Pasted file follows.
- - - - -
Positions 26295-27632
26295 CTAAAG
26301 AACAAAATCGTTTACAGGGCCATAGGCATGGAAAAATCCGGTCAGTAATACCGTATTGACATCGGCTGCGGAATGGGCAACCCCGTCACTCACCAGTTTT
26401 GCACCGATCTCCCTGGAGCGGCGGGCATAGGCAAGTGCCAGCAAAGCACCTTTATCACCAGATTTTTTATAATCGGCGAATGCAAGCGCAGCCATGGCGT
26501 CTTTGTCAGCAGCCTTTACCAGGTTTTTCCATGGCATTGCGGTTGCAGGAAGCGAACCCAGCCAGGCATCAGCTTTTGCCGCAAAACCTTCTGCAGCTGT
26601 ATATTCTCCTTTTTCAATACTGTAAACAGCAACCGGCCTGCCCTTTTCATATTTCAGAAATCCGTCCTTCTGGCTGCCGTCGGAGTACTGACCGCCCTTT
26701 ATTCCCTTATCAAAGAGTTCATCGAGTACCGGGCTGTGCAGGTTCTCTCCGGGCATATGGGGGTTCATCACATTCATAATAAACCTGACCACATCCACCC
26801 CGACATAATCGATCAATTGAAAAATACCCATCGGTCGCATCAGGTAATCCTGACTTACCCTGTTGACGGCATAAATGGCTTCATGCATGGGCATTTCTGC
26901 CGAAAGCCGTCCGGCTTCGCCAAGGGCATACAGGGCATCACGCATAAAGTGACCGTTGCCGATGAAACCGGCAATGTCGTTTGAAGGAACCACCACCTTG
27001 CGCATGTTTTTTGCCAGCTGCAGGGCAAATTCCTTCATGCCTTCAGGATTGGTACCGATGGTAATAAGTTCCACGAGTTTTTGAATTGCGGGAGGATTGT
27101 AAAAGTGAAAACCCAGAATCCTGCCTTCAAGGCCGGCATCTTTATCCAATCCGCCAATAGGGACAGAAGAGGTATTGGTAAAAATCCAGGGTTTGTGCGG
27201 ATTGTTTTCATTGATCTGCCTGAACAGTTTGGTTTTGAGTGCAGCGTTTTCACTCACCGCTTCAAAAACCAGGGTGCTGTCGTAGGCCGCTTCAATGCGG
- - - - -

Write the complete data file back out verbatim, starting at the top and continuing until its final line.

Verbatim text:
Positions 26295-27632
26295 CTAAAG
26301 AACAAAATCGTTTACAGGGCCATAGGCATGGAAAAATCCGGTCAGTAATACCGTATTGACATCGGCTGCGGAATGGGCAACCCCGTCACTCACCAGTTTT
26401 GCACCGATCTCCCTGGAGCGGCGGGCATAGGCAAGTGCCAGCAAAGCACCTTTATCACCAGATTTTTTATAATCGGCGAATGCAAGCGCAGCCATGGCGT
26501 CTTTGTCAGCAGCCTTTACCAGGTTTTTCCATGGCATTGCGGTTGCAGGAAGCGAACCCAGCCAGGCATCAGCTTTTGCCGCAAAACCTTCTGCAGCTGT
26601 ATATTCTCCTTTTTCAATACTGTAAACAGCAACCGGCCTGCCCTTTTCATATTTCAGAAATCCGTCCTTCTGGCTGCCGTCGGAGTACTGACCGCCCTTT
26701 ATTCCCTTATCAAAGAGTTCATCGAGTACCGGGCTGTGCAGGTTCTCTCCGGGCATATGGGGGTTCATCACATTCATAATAAACCTGACCACATCCACCC
26801 CGACATAATCGATCAATTGAAAAATACCCATCGGTCGCATCAGGTAATCCTGACTTACCCTGTTGACGGCATAAATGGCTTCATGCATGGGCATTTCTGC
26901 CGAAAGCCGTCCGGCTTCGCCAAGGGCATACAGGGCATCACGCATAAAGTGACCGTTGCCGATGAAACCGGCAATGTCGTTTGAAGGAACCACCACCTTG
27001 CGCATGTTTTTTGCCAGCTGCAGGGCAAATTCCTTCATGCCTTCAGGATTGGTACCGATGGTAATAAGTTCCACGAGTTTTTGAATTGCGGGAGGATTGT
27101 AAAAGTGAAAACCCAGAATCCTGCCTTCAAGGCCGGCATCTTTATCCAATCCGCCAATAGGGACAGAAGAGGTATTGGTAAAAATCCAGGGTTTGTGCGG
27201 ATTGTTTTCATTGATCTGCCTGAACAGTTTGGTTTTGAGTGCAGCGTTTTCACTCACCGCTTCAAAAACCAGGGTGCTGTCGTAGGCCGCTTCAATGCGG